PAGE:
Traditional SCF solutions do not allow an efficient use of financial resources as companies are financing more than they actually need. Disruptive SCF solutions, such as LICUOS SCF, offer two primary benefits to the circular economy approach: economic (more efficient and resilient use of financial resources) and collaborative (deeper connections among buyers and suppliers). LICUOS´ patent pending technology aims to improve companies ‘ability to put financial resources to their most productive use. When cash is tight, liquidity providers funding can be used to meet payment obligations. In healthier times, additional savings can be derived by paying under an early discount program. In both scenarios, LICUOS SCF allows the company to react quickly enough to adjust strategy to current conditions.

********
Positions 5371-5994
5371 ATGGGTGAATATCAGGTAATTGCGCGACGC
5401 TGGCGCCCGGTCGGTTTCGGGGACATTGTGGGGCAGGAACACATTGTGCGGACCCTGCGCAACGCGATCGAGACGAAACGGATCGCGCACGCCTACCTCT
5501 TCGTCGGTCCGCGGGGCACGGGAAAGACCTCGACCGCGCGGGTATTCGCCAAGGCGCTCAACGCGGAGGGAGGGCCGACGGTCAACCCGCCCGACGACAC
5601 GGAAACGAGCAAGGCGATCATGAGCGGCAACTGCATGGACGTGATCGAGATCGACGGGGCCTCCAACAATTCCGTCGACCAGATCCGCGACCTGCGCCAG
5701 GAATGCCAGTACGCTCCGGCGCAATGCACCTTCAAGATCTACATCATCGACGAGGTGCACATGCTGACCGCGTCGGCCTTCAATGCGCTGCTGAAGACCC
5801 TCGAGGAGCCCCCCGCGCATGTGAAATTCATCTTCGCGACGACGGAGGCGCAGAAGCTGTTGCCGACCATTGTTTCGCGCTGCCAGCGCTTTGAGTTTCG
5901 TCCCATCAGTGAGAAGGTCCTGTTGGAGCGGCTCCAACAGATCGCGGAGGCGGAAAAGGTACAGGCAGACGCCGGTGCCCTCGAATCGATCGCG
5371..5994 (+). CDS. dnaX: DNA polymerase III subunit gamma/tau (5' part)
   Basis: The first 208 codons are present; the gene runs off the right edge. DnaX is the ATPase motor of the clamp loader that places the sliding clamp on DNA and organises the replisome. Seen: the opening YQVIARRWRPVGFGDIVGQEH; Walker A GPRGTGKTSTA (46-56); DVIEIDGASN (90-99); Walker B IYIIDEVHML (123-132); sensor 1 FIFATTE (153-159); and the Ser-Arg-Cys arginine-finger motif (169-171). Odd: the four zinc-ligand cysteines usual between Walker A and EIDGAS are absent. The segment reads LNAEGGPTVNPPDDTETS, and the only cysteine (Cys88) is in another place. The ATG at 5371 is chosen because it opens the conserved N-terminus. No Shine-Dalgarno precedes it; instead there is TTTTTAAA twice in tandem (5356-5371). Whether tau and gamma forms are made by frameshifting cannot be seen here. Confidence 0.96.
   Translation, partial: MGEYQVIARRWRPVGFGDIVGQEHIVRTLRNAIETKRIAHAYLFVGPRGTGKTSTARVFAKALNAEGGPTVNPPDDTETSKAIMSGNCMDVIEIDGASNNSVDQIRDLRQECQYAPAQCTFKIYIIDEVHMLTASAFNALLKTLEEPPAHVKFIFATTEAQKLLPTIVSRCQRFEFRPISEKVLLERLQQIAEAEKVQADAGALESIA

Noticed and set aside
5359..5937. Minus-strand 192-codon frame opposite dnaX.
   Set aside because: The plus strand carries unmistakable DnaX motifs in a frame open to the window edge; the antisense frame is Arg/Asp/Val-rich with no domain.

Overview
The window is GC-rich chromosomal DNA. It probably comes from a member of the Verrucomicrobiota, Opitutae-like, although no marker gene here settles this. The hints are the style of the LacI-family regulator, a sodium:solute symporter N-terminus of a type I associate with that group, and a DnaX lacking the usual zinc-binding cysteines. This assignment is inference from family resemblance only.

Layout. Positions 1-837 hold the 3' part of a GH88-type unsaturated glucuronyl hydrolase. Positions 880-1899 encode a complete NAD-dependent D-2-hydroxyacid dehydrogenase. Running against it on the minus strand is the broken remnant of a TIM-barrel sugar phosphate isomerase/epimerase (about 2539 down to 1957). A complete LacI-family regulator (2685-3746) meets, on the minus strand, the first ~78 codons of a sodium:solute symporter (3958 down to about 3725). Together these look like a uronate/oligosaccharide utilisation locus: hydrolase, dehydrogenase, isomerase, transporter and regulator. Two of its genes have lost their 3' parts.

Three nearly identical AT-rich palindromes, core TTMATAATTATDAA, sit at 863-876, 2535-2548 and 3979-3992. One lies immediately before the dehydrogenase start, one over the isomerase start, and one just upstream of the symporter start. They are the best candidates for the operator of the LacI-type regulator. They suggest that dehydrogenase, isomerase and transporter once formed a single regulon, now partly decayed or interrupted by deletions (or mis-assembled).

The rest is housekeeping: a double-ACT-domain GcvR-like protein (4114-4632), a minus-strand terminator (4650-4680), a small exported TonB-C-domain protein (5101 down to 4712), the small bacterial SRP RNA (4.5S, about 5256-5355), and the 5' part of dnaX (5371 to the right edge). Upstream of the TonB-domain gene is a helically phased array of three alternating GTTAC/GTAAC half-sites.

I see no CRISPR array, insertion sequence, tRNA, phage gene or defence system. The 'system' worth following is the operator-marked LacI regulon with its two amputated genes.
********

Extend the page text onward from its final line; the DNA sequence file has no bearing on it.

Obviously, as Albert Einstein said, “insanity is doing the same thing… expecting different results.” LICUOS SCF, that has already demonstrated its capability in linear and multi-tier supply chains, is a unique solution to leverage the potential of the new circular manufacturing processes and flows of materials and products. The inherent circular nature of LICUOS provides an efficient tool to implement these new concepts in Finance and Supply Chain Finance. As Enrico Camerinelli, senior analyst at Aite Group, said in an interview conducted by Chris Davis at TreasuryToday, “if you look at what LICUOS are offering, that is exactly the sort of direction that I think SCF should be moving in”. LICUOS SCF allows the implementation of multi-tier and circular payment and financing processes allowing companies to take advantages of the synergies and benefits generated by a circular supply chain.

LICUOS wish to thank the World Economic Forum, McKinsey & Company, Finextra, Aite Group and TreasuryToday for their contributions to this post.